New Sports Bill to bring Sports Federations under RTI: AjayMaken

Union Sports Minister Ajay Maken has said that the revised National Sports Bill will bring all the National Sports Federations under the purview of RTI Act being public authority. Sports Minister Ajay Maken told a press conference in New Delhi on Monday that the revised Bill has allowed the national bodies to follow the rules of their international federations which are in conflict with the WADA norms. "In view of the BCCI's objections, we have decided to exempt cricketers from some anti-doping norms. The ICC does not follow some WADA norms and in these cases the rules of international federation, in this case the ICC, will prevail over the WADA Code," Maken said. "It is not that the WADA Code will not apply to cricketers but in those cases where there is conflict, the ICC rules will prevail. It is also not an exemption to BCCI, it is to the ICC," he said.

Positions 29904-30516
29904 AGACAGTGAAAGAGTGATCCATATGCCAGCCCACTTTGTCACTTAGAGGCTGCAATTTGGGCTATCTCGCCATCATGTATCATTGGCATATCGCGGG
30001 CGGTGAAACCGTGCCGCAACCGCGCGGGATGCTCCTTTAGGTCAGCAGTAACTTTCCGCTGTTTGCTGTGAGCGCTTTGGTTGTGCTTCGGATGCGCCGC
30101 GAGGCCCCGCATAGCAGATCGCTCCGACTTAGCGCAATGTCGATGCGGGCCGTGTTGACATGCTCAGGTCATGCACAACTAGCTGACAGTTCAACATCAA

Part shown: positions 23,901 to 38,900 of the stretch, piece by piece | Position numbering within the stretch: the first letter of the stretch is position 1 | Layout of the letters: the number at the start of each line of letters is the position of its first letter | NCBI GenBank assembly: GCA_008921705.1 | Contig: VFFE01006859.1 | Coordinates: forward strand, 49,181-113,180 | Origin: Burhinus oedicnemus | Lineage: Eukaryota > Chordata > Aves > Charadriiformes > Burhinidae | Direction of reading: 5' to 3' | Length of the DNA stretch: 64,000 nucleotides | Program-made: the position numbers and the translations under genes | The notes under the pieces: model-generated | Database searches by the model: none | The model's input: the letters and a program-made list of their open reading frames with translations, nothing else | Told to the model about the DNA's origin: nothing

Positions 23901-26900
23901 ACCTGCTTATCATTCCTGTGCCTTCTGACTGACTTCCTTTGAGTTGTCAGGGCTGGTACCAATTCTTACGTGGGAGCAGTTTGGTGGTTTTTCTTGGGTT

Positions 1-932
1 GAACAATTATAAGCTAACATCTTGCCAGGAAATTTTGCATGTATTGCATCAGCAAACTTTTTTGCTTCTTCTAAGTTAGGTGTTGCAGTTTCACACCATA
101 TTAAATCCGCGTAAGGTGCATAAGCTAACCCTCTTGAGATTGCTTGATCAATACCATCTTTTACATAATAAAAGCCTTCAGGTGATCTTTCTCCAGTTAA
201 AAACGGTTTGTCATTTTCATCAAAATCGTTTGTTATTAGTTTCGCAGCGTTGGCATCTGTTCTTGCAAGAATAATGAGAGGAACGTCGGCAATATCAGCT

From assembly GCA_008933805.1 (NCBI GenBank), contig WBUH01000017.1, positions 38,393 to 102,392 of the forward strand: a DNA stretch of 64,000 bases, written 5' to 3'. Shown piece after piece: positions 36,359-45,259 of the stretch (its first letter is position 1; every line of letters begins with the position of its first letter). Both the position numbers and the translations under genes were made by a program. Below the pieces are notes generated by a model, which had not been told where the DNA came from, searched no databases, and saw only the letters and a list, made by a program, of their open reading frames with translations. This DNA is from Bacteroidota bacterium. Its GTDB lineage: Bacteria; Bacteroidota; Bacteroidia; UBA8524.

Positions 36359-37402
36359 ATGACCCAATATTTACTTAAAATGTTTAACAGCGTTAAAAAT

Last year, the ICC had decided not to follow the contentious 'whereabouts' clause of WADA, which required the cricketers to provide information of their availability for test for few hours in a day for three months in advance, on the objection of Indian cricketers and the BCCI. The revised Bill, which will be re-sent to the Cabinet after it asked the ministry to rework on certain provisions, retained other contentious provisions including the age and tenure limitation of the Indian Olympic Association and National Sports Federations officials. The offices of the Sports Ombudsman and the National Sports Development Council have been removed from the earlier Bill. An exclusion clause has also been inserted in the Right to Information Act to protect certain information pertaining to selection and appointment of athletes and coaches, performance of an athlete and relating to health, fitness and doping issues. As many as 14 changes have been made to the original bill that was rejected by the cabinet. A specific clause has been inserted in the revised Bill -- Section 15(1) -- which would exclude applicability of those provisions of the WADA/NADA Code to which an international federation is not subject. "This has been done since NADA functions under the WADA Code and if at the international level there are certain provisions of the WADA Code to which the international federation is not subject, then the logical corollary is that those provisions should not be administered by NADA on the sport of that NSF," Maken said. Maken said he was hopeful of getting the revised Bill cleared by the Cabinet though the sticky issues, including those pertaining to age and tenure limitations still remain.